Tag Archives: Ankur Vikal

Movie Review: The Forest (2009)

2.5 Stars (out of 4)

My favorite sub-genre of film is the killer animal movie. While a movie like Jaws rises to levels of brilliance, most are the formulaic gross-out fodder typically found on the Syfy channel on a Saturday night: stuff like Dinoshark or Mega Piranha. I enjoy them all.

The Forest falls somewhere in between brilliant and formulaic in terms of quality. The story is entertaining, the plot well-organized, and the scenery is gorgeous. But uneven acting and a bizarre end sequence keep The Forest from reaching its full potential.

Writer-director Ashvin Kumar creates a story born from concern about the health of Indian forests. Humans seeking land encroach upon forested areas, creating avenues by which poachers can more easily murder vulnerable animals. A result of the clash of two worlds is that 150 people are killed by tigers and leopards in India annually, according to a note at the start of the film.

The human interlopers in The Forest are a married couple: Radha (Nandana Sen) and Pritam (Ankur Vikal). Their relationship is troubled because of both his infidelity and their inability to have children. Pritam takes his wife to a wildlife reserve in the hopes that they’ll be able to work things out in a more peaceful setting.

City dwellers Pritam and Radha are clearly out of their element in the forest, emphasized by the fact that they speak English and the locals do not (at least not to each other). Most of the film’s dialog is in English, because either Pritam or Radha is in almost every scene.

In the preserve, veteran game warden Bhola Ram (Tarun Shukla) explains to Pritam that the overnight lodge is closed because of a man-eating leopard in the area. Abhishek (Javed Jaffrey) — a local cop who happens to be Radha’s ex-boyfriend — agrees to escort the couple to the lodge, along with his preteen son, Arjun (Salim Ali Zaidi). So much for the privacy Pritam was hoping for.

As the truth of the couple’s problems and Abhishek’s desire to reunite with Radha are revealed, the man-eating leopard makes its presence known.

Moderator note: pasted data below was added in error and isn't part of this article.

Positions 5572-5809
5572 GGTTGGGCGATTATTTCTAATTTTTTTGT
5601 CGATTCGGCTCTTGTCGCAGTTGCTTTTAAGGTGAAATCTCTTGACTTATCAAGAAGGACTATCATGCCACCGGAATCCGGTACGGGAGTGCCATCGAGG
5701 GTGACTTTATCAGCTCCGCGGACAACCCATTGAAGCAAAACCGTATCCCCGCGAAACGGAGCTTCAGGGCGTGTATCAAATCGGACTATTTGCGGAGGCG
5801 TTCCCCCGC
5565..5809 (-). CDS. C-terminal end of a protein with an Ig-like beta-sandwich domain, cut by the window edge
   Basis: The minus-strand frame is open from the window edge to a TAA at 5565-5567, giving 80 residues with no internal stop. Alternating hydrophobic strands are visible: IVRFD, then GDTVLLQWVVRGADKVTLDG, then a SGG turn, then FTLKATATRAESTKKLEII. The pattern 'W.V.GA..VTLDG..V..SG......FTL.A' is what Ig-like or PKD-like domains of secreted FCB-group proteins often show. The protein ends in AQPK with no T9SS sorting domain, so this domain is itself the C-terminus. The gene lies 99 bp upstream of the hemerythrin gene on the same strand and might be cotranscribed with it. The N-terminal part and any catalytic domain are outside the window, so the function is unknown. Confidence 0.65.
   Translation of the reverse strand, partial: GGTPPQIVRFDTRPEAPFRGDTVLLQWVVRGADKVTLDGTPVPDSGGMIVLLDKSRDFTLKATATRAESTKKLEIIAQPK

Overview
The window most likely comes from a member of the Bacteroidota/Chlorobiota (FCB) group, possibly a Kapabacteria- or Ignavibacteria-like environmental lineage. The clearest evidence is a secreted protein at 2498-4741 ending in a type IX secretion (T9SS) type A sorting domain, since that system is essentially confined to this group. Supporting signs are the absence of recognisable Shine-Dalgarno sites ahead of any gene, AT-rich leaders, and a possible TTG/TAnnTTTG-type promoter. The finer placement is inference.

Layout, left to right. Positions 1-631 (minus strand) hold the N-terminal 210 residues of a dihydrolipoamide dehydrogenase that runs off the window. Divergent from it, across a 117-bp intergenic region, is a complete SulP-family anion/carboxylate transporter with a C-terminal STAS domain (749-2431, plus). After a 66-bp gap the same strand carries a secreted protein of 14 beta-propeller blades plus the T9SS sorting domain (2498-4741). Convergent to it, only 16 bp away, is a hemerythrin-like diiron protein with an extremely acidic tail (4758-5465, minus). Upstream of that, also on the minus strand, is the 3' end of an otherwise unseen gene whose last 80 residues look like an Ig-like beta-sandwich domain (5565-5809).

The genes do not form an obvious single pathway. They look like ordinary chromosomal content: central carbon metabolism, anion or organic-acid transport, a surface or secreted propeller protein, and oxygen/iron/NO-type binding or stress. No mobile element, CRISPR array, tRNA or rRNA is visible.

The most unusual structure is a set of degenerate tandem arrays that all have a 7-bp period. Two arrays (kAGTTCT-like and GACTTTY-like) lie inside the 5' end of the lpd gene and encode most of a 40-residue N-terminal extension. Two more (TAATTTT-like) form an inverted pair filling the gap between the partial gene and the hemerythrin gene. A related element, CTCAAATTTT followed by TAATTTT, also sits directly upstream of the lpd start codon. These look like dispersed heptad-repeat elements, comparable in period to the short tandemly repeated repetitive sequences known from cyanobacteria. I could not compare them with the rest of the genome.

In a scenario made for tension, the acting feels subdued. Abhishek isn’t quite menacing enough to seem like a mortal threat to Pritam, his rival. And Sen and Vikal deliver their dialog flatly until a scene in which Radha and Pritam explode in anger. There needs to be more buildup to the dynamic scenes when characters are in danger.

As I mentioned earlier, the scenery is breathtaking. The ruins of an old temple show us that man has no place here. Camera shots of wildlife are beautiful, and even the man-eating leopard is well-handled, apart from a couple of awkward CGI shots.

The results of the leopard’s attacks are pretty gnarly, but in a good way. There’s the right amount of gore to indicate that the creature is a killer, even if it’s not the biggest animal in the forest.

In fact, it is a leopard-inflicted injury that sets up a bizarre series of events that taint the movie’s conclusion. One character is wounded and bleeding profusely, yet none of the other characters attempt even the most rudimentary first aid. He bleeds out over the course of a half hour, and everyone seems to forget about him entirely whenever they leave his room. Ultimately, a voiceover attempts to explain the wounded man’s fate.

With a runtime of less than ninety minutes, there is enough time for Kumar to have provided a more satisfying conclusion and answer a few other nagging questions (big and small) the movie raises. For one: if the lodge was closed, why was some man giving Pritam a massage after he and Radha arrived there?


Movie Review: Striker (2010)

4 Stars (out of 4)